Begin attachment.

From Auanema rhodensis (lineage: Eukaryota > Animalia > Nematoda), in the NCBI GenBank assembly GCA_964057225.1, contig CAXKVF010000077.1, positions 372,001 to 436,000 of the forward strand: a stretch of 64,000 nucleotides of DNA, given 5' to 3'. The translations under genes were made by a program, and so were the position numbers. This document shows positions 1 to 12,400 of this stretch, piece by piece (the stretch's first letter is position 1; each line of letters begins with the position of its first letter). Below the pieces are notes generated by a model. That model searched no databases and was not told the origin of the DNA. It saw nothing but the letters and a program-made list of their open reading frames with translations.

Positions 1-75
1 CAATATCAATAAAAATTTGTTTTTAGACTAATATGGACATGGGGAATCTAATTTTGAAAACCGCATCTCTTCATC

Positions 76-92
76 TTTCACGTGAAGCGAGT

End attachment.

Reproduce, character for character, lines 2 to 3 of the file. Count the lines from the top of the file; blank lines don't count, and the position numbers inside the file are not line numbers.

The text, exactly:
Positions 1-75
1 CAATATCAATAAAAATTTGTTTTTAGACTAATATGGACATGGGGAATCTAATTTTGAAAACCGCATCTCTTCATC